written by: Pamela Rice-Linn
• edited by: Elizabeth Wistrom
• updated: 6/15/2014
These basic Esperanza Rising study questions about the protagonist can stimulate conversations about the novel and allow students to demonstrate their comprehension. Read on for lessons you can use in your classroom as you help them prepare for the test.
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Understanding a protagonist is essential to understanding a novel. The following Esperanza Rising study questions are based on characterization. They provide insight into the protagonist’s motivation throughout the novel as well as reveal the journey and conflicts faced by the protagonist, Esperanza Ortega.
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Characterization Questions and Answers
What is Esperanza like in the beginning of the novel? How does she change throughout the novel?
At the beginning of Paul Munoz's novel, Esperanza is the daughter of a wealthy landowner. When her father is suddenly murdered, Esperanza and her mother find themselves in a dilemma with two options, either of which will drastically change their lives. Mama chooses to stay with her daughter, which means that they must start over in California as paupers. Esperanza is not accustomed to working, nor does she know how. She is also not accustomed to being compassionate and considerate with poor people. When she chooses to make her mother proud instead of disappointed, she begins to learn the value of kindness. As life in California becomes more difficult, Esperanza becomes responsible for her mother’s welfare by taking on a job of her own and saving her money so that she can reunite her family. She witnesses firsthand the injustices Mexican people are subjected to and she questions the reasons why. Finally, she learns to appreciate what is truly valuable in life. In the end, her new set of values include sharing happiness and kindness, being with your loved ones, and having food and shelter. She is no longer a privileged little girl because of her standing in society. She becomes a young lady capable of facing the challenges and changes in life with determination and hope.
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How does Miguel show that he cares for Esperanza?
In the beginning, Miguel shares Esperanza’s grief for her the loss of her father. He helps to ease her sorrow by salvaging roses from her father’s garden and creating a new rose garden behind their home in the camp. When Miguel learns that she is embarrassed about not knowing how to sweep the platform, he takes the time to teach her. Later, when Esperanza needs a job to help pay for her mother’s medical bills, it is Miguel who helps her find a job in the packing shed. Finally, he selflessly sacrifices his own safety by returning to Mexico to bring Abuelita to the United States because he can see how much Esperanza and her mother need Abuelita.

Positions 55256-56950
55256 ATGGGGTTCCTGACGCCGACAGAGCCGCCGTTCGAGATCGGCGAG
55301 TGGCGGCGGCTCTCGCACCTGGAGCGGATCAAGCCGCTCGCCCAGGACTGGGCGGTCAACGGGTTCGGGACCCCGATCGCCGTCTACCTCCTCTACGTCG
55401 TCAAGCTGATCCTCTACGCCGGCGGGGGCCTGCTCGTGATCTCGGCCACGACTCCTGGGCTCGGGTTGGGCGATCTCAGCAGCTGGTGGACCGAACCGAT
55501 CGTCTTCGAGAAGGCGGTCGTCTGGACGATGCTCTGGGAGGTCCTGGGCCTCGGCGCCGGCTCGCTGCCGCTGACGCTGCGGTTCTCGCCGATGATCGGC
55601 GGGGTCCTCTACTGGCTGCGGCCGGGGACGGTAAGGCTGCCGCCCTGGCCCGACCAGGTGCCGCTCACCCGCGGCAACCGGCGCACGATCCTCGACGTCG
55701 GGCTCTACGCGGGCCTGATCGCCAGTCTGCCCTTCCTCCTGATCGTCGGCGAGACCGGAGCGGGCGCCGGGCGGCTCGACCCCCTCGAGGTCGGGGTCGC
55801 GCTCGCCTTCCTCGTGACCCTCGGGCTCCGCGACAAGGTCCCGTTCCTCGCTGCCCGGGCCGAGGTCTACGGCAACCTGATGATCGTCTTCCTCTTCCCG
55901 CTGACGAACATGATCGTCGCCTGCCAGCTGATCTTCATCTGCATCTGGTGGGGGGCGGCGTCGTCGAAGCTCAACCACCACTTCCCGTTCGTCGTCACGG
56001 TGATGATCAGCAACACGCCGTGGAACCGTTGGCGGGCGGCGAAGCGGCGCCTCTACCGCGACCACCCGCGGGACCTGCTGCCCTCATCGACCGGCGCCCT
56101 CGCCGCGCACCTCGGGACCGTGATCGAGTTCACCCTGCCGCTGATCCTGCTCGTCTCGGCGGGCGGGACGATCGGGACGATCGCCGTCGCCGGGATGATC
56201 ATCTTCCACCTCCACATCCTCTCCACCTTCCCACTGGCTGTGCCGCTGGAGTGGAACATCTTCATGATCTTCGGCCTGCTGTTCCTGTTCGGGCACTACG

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What does living with Hortensia and her extended family teach Esperanza?
Esperanza learns that life in California will not be the same as it was in Mexico. This is demonstrated during bath time. Esperanza stands beside the tub waiting for Hortensia to begin the bathing ritual they’d practiced as she was growing up. Esperanza is reminded that she must now take care of her own needs and no one is there to wait on her. Another lesson Esperanza learns is to be considerate of what she says around Hortensia and her family. When Esperanza criticizes the poor girl on the train, it embarrasses Mama and Hortensia because Esperanza is obviously lacking in compassion. Also, for the first time in her life, Esperanza must share a room with others. She is upset at first because she sees their new home as no better than a horse stall. Esperanza is once again reminded by Mama that their new home is all they have and it was acquired at great sacrifice to Hortensia and her family. After these initial reminders, Esperanza learns from her faults. She sees her mother do her part to help with the cooking, so Esperanza learns how to prepare the meals, how to care for the twins, how to wash the laundry and keep the house clean. Later, she accepts even more responsibility by taking on a job to help with Mama’s doctor bills. It is only by living with Hortensia and her family that Esperanza learns to do her part, to be considerate and compassionate of others, and to be of use to her new extended family.
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Esperanza is a protagonist worthy of discussion and debate. Hopefully, these Esperanza Risingstudy questions focusing on characterization will help to inspire further classroom conversations and stimulate student learning and comprehension of this novel.
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Muñoz-Ryan, Pam. Esperanza Rising. New York: Scholastic, Inc. 2000.